Eliminating a large number of people with disabilities would likely lead to a reduction in services that assist them, says Garland-Thomson, making it more difficult for people who still have disabilities to live their lives to the fullest. “We want to make a world where everyone can flourish as they are,” she says. “We don't do that when we try to imagine a kind of 'standard' person...What people need is an environment in which they can flourish, rather than a body in which they can flourish.”
Is society ready?
Though Garland-Thomson, bioethicists, scientists, genetic counselors and others are debating the pros and cons of genetic modification in conferences and the pages of scientific journals, what matters most is the opinion of a broader swathe of humanity, about whether germline gene-editing and related technologies are worthwhile, desirable, or unconscionable. The challenge is to obtain that “broad public consensus” called for by the 2015 summit and 2017 report.
“Nobody knows what the heck that means,” notes Darnovsky. Nor is it clear how to achieve it (Feature, p. 1029). Presumably, Darnovsky says, that consensus would require more than a handful of expert committees.
In a recent Science study, American researchers used survey data collected by YouGov to analyze how 1,600 US adults see genome editing19. Two-thirds approved of both somatic and germline procedures for therapeutic purposes. In terms of genetic enhancement, a split was apparent: only one-quarter supported germline alterations, whereas nearly 40% were in favor of somatic enhancement (Fig. 2).
That's just one source of necessary data; there are many opinions that might feed into a “broad consensus.” For example, opinions on human gene editing vary along geographic and religious lines.
Nations often fall into one of two groups, says Charo. Some, like the US, are focused on the politics of abortion and embryo rights. Others she terms “pro-natal.” These countries, such as Japan, are eager to expand their populations and frequently embrace technology that promotes the birth of healthy babies.
Israel is another pro-natal nation, notes Ephrat Levy-Lahad, a physician and director of the Medical Genetics Institute at Shaare Zedek Medical Center in Jerusalem. Government health insurance covers in vitro fertilization for up to two children, and about one in 25 babies owe their existence to the procedure, she says. The fertility rate hovers around three children per woman. Israelis tend to trust technology and medicine, she says, which might make safe and effective gene editing, for therapeutic purposes, appealing to many in the future.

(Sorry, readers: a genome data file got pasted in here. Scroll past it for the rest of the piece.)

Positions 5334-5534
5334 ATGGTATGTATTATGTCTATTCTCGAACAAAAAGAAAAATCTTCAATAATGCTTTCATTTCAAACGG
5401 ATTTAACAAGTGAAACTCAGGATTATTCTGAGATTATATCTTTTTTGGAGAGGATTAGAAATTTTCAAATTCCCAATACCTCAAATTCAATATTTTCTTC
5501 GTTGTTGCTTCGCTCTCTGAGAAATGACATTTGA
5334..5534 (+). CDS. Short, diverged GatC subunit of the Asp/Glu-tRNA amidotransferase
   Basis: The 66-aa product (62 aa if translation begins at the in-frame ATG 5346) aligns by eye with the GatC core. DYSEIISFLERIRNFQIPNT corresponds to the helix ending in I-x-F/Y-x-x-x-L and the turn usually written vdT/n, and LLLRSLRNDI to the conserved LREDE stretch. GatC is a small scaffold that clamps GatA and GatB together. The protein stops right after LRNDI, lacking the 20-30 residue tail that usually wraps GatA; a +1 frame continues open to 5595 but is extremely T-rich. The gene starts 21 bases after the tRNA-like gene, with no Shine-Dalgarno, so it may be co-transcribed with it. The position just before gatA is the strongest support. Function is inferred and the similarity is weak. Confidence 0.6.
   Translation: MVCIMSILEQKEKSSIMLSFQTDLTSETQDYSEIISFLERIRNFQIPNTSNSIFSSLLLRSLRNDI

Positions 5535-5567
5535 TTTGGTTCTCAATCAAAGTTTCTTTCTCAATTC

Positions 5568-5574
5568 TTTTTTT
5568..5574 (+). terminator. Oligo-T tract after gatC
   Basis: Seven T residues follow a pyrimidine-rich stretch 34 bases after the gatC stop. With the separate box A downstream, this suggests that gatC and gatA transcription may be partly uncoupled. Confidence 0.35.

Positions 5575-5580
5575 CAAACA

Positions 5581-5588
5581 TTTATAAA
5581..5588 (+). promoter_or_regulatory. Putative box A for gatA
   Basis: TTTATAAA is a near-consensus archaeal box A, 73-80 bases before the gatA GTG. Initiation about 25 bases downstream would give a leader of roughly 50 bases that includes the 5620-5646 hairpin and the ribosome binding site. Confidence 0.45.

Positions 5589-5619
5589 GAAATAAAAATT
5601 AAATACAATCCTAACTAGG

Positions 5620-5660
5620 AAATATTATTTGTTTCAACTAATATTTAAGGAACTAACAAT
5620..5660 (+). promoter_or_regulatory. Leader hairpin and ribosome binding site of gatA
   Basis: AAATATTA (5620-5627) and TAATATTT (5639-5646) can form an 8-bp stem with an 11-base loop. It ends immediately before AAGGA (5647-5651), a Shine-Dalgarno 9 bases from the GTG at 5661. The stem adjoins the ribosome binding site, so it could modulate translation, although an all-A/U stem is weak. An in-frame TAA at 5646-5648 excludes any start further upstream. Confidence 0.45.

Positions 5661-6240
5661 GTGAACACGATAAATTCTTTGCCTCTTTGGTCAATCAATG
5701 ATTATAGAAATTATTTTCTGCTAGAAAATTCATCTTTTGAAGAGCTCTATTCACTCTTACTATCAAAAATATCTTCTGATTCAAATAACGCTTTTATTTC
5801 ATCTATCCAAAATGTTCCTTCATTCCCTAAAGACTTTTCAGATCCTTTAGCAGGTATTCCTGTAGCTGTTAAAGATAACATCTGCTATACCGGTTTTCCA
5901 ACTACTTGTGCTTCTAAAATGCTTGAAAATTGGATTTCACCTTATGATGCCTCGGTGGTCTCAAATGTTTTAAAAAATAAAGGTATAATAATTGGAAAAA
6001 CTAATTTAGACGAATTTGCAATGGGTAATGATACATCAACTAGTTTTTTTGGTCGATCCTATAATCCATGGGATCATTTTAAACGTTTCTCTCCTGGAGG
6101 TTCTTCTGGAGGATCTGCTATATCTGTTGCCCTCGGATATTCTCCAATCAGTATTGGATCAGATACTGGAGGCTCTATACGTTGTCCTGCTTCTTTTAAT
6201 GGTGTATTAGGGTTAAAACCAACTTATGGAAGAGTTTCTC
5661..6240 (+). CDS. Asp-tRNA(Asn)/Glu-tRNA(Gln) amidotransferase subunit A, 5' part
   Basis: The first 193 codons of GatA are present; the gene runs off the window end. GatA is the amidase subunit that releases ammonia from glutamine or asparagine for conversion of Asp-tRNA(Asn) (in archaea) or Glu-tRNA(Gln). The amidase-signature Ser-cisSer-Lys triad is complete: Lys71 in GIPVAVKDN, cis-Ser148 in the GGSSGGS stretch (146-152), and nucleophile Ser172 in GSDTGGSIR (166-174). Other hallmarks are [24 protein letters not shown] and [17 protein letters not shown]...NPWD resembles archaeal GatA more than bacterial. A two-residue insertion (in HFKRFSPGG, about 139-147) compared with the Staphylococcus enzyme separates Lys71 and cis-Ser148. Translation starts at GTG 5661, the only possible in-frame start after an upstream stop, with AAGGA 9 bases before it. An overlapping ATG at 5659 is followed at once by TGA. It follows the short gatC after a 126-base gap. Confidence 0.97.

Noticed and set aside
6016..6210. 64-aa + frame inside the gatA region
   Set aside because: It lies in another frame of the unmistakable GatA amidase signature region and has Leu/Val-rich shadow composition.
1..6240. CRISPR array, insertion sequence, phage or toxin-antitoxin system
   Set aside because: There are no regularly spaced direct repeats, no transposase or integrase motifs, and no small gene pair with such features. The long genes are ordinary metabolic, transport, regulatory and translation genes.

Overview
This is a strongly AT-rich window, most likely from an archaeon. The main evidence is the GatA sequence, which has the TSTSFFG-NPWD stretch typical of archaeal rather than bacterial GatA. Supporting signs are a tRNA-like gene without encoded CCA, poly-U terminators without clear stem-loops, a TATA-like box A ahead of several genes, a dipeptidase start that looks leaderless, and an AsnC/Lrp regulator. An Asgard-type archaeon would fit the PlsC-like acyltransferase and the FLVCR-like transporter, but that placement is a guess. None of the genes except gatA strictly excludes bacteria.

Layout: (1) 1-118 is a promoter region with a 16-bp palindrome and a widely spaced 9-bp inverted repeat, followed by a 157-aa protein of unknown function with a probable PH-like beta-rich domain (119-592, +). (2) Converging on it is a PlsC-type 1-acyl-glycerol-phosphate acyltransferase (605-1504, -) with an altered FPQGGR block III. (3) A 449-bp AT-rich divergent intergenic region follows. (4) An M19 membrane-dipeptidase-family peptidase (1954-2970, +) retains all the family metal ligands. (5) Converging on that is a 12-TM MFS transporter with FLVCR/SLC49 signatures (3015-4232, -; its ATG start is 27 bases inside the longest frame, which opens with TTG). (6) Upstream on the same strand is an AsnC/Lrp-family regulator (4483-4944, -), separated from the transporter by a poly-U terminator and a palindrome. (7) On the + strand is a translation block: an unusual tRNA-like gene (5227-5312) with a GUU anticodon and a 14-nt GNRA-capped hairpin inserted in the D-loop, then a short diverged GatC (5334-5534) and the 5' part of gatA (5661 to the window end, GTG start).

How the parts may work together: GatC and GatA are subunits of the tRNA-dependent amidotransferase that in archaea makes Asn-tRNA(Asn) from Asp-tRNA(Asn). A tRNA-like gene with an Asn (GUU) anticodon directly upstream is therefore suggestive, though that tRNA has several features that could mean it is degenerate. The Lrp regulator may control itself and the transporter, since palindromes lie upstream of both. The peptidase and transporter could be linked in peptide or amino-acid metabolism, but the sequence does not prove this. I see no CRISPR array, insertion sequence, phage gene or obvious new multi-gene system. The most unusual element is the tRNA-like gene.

The religious situation in Israel also contributes to the pro-technology attitude, Levy-Lahad adds. “In Judaism and Islam, life does not begin at conception, so issues like IVF or early-embryo manipulation, things like that are much more acceptable,” she says. In contrast, religions such as Catholicism disallow embryo manipulation. In nations like the US, the Christian-leaning beliefs of many lead to a concern about “playing God.” In the US YouGov data, those who reported that religion guided their daily lives were less supportive of either treatment or enhancement by gene editing.
Other cultural factors also play into whether people tend to accept genetic editing. In China, where genetic diseases are stigmatized and disability support is low, PGD is gaining in popularity. Clinics are limited to applying it in the case of infertility or to avoid serious conditions20.
Preparing for our genetic future
For now, it's not yet possible to safely and accurately alter the human germline, both technically and, in many places, legally. Therapeutic somatic modification, for the most part, is now in human testing. “I don't think we will see any enhancement uses—even somatic—any time soon, and certainly not in the US,” says Charo. In part, that's because many traits people might want to change are polygenic. “But is it possible flim-flam clinics will advertise such enhancements through editing? Sadly, I think it is.” For now, humanity has a crucial “window of time” in which to consider the consequences, says Charo.
And it's a window that won't slam shut anytime soon, adds Doudna. “We're going to have to continue to evaluate this as the technology evolves,” she says. “It's incredibly important to keep this discussion going.”